Synthetics put 12 more in hospital
‘Mum, I want to die’, a son addicted to synthetic drugs told his mum when she pleaded with him to give them up. Within a year, the 24-year-old was dead, reports Sam Sherwood.
Twelve more people have been admitted to Christchurch Hospital this week after taking synthetic drugs, bringing the total to 31 people in the past three weeks.
A Canterbury District Health Board spokesman said three of the 12 people needed intensive care treatment.
Of the 31 people hospitalised since September 20 after taking synthetic drugs, six were admitted to the intensive care unit, where two of the six remain.
Two others are believed to have died after taking the drug during the same period. It is understood they did not have hospital treatment.
The admissions prompted a crackdown, with police raiding seven properties and charging seven people with supplying psychoactive substances.
During one of the search warrants, police found five people unconscious on the side of the road, one with an empty synthetics bag sitting on his backpack. They found another man unconscious at the nearby deal house, which was set up like a shop, with pre-packaged synthetics for sale, cash, scales and multiple cellphones.
Sergeant Chris Barker, of Canterbury’s offender prevention team, said police were seeing a concerning trend of people passing out after taking the drugs.
‘‘We don’t know what we can put that down to yet, we’re still waiting for results to come back but it would be fair to say there’s either a new substance or a bad batch or some sort of mixing going on,’’ he said.
New Zealand Drug Foundation drug demand reduction programmes manager Nathan Brown said synthetic drugs had caused a ‘‘public health emergency’’.
Since the Psychoactive Substances Act was introduced in 2014, more dangerous substances with stronger effects were being sold on the black market, he said.
‘‘Drugs like this will keep coming, so New Zealand has to get prepared,’’ he said.
‘‘We can’t turn back the clock or wish these problems away.
‘‘An urgent, comprehensive response is needed with police, hospitals, St John and social services working together.’’
St John territory manager for Christchurch metro Craig Downing said last week there had been a ‘‘substantial’’ rise in the number of patients using synthetic drugs and the level of their aggression.
People using synthetic drugs were unpredictable and challenging to manage, he said.
‘‘Our staff are getting exposed to patients who are acting out both physically and verbally.’’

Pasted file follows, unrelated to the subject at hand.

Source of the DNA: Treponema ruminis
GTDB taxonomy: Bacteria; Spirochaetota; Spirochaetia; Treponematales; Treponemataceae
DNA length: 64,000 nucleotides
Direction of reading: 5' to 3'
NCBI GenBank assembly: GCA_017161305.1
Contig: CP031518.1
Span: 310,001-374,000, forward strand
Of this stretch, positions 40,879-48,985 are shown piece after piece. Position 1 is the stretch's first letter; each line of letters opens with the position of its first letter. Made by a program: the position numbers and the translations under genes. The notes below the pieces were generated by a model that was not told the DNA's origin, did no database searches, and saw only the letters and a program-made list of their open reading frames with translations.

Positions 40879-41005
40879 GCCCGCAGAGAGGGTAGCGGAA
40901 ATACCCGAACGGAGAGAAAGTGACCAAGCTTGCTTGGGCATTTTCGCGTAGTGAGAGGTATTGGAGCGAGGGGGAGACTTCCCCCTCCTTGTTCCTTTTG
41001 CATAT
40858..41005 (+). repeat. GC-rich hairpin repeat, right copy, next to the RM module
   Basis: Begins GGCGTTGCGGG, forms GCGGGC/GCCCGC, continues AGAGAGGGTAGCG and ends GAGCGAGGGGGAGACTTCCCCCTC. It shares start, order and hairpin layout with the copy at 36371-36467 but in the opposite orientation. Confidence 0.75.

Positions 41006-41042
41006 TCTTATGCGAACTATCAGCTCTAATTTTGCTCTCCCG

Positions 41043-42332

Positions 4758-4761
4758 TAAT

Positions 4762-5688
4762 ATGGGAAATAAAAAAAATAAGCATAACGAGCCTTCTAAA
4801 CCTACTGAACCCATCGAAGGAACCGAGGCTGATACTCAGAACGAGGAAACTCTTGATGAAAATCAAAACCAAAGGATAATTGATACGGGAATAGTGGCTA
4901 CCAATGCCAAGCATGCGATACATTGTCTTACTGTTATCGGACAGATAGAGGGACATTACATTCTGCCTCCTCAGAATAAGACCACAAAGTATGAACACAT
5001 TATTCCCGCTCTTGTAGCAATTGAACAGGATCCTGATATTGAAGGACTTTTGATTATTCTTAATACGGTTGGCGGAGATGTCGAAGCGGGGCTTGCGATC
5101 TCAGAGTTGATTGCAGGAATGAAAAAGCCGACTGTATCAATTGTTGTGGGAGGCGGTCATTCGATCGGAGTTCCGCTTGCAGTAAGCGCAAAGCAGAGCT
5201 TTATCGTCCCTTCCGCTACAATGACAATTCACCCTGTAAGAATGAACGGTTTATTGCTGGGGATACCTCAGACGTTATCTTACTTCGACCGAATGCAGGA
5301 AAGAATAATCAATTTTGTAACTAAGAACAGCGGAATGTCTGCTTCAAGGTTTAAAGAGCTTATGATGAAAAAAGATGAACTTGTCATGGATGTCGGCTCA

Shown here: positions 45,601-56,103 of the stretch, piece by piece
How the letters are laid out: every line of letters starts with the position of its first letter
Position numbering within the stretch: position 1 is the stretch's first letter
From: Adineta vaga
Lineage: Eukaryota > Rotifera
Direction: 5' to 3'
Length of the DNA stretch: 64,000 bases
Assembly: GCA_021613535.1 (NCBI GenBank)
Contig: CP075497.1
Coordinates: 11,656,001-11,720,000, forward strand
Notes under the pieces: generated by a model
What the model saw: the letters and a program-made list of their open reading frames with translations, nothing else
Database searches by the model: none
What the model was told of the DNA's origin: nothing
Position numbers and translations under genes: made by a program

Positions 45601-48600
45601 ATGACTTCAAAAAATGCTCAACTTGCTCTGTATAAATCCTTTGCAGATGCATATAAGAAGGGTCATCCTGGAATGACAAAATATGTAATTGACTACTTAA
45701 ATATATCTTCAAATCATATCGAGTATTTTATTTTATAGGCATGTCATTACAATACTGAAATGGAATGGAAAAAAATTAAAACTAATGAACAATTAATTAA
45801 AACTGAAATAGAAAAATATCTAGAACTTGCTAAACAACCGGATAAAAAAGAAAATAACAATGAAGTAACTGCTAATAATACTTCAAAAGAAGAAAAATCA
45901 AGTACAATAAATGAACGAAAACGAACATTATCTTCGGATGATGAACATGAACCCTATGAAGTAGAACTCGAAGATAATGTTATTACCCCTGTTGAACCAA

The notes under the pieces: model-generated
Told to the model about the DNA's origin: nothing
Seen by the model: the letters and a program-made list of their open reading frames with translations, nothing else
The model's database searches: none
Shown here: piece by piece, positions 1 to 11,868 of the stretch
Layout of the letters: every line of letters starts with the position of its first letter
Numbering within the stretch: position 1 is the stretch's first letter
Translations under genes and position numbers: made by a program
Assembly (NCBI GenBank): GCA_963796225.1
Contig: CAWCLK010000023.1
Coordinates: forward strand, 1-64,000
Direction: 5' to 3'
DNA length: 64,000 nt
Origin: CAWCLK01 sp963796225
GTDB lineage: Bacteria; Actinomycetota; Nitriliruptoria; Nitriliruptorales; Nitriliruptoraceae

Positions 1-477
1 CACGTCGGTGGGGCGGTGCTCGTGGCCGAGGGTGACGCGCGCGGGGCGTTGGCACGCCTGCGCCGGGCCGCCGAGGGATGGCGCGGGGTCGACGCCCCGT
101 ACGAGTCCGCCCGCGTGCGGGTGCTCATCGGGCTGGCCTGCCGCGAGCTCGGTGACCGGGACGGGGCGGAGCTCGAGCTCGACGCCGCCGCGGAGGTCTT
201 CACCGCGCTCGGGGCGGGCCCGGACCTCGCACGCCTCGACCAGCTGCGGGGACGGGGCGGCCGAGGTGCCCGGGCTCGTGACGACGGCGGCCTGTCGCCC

The last 48 hours of Roger Lu’s life were spent in a hospital bed in China. He could not sleep. The hallucinations of demons, the continual screaming and agitation were too much. Eventually the blood vessels in his eyes would burst.
The 24-year-old’s mother had tried desperately to get him off synthetic drugs. She took him to various agencies, including the Christchurch City Mission and Community Alcohol and Drug Services.
She sent text messages to drug dealers to leave her son alone. It was to no avail.
Lu’s addiction to synthetic drugs started more than a year ago, after several years of smoking marijuana with friends.
His mother, Amy Zhou, says the change in her son was almost immediate. He went from an intelligent, active young man who regularly played badminton to ‘‘lazy’’ and uninterested in anything other than his drug of choice: synthetics.
By this stage he was spending about $420 a week on the drug, funded mainly via electronic music he sold on a Chinese version of Facebook, WeChat.
His first serious overdose was in March.
Lu, who was boarding with a woman in her 60s, was found unconscious by his mother at The Palms shopping centre in the Christchurch suburb of Shirley, and taken by ambulance to Christchurch Hospital, where he remained for three days.
Zhou and her friend, Peter Sibbald, who has known the family for about five years, went through Lu’s cellphone and read text messages between him, his friends and drug dealers.
Every message was about one thing: their next drug score.
‘‘The three or four friends would message each other seeing who has got the money, who has got the drugs, where can they get it from. They tended to share. If someone’s got money one day, but maybe not the next, they’d share,’’ Sibbald says.
Zhou and Sibbald messaged several of the dealers, telling them to leave Lu alone. They received death threats in response.
Lu’s attempt to give up lasted three weeks; his addiction was too strong.
He eventually changed the pin number on his phone to stop his mother accessing it.
Zhou told her son the drug was dangerous, but he did not care.
‘‘In his mind he didn’t want to give up, he was too addicted,’’ she says. ‘‘I told Roger a lot of times, ‘you realise the drug’s very, very horrible to you and your body, if you can’t stop you will die, do you know that’. He said, ‘oh mum, I want to die’.
‘‘I asked why and he didn’t answer.’’
Smoking in the airport toilet
In the end Zhou decided Lu needed a clean break. She arranged for him to travel to China to stay with his father and other relatives so he could detox.
The day he flew out, a family friend was keeping an eye on him. He got high in a toilet.
By the time Zhou and Sibbald took Lu to the airport he appeared to be OK, Sibbald says.